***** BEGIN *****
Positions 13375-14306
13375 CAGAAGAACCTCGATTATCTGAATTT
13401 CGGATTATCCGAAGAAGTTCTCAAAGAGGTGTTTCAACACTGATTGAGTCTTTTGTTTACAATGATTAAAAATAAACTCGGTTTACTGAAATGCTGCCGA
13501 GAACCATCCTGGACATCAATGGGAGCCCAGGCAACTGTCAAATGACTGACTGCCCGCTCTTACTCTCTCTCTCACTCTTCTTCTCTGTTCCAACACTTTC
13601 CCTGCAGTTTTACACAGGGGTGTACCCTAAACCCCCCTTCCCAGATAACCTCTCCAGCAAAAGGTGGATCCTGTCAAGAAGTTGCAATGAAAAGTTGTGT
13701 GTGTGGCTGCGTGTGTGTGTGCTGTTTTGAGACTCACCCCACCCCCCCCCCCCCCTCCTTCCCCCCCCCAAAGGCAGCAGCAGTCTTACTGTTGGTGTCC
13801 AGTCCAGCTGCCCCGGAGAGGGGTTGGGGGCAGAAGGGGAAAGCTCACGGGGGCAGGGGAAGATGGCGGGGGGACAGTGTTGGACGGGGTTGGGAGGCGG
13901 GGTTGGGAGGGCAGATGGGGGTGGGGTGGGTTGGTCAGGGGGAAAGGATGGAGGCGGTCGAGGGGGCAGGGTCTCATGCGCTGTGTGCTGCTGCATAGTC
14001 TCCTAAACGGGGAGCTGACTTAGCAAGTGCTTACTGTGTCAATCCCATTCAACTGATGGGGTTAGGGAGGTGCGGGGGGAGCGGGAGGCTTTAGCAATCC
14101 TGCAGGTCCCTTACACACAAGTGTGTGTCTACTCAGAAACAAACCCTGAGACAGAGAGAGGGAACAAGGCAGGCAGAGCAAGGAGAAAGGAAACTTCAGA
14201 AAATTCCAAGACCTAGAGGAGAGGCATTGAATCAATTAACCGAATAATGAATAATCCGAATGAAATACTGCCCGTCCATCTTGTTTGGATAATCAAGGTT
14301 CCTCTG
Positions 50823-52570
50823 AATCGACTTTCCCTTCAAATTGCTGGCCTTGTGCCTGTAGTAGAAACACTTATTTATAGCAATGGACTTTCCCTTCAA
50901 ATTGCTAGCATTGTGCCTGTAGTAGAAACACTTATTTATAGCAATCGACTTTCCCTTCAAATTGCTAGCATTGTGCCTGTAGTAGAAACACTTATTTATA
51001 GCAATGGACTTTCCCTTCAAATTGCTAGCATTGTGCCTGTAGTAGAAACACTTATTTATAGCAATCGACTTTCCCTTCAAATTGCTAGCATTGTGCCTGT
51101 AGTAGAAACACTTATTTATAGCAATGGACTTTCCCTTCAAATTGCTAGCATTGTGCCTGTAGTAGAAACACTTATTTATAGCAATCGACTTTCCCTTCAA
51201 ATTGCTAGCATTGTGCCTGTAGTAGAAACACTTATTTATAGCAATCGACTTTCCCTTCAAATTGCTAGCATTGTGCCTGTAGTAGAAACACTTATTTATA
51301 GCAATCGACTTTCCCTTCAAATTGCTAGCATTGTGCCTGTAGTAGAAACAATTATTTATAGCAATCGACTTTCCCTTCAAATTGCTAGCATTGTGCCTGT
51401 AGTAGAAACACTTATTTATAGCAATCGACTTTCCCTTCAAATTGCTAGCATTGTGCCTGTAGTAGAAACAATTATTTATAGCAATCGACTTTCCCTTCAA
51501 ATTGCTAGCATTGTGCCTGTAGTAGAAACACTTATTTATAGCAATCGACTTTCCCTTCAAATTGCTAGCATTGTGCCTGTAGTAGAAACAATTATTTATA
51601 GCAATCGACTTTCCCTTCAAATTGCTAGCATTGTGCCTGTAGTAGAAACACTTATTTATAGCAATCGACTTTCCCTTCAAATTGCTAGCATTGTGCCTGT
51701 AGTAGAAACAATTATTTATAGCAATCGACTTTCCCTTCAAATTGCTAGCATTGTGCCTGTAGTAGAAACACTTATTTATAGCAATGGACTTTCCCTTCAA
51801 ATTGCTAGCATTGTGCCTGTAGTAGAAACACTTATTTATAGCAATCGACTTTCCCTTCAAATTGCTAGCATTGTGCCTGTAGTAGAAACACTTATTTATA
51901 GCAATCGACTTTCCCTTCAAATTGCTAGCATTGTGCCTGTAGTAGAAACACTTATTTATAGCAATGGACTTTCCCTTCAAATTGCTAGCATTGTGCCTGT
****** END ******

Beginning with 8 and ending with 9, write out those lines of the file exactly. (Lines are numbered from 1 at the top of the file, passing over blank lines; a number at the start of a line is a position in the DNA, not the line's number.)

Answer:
13901 GGTTGGGAGGGCAGATGGGGGTGGGGTGGGTTGGTCAGGGGGAAAGGATGGAGGCGGTCGAGGGGGCAGGGTCTCATGCGCTGTGTGCTGCTGCATAGTC
14001 TCCTAAACGGGGAGCTGACTTAGCAAGTGCTTACTGTGTCAATCCCATTCAACTGATGGGGTTAGGGAGGTGCGGGGGGAGCGGGAGGCTTTAGCAATCC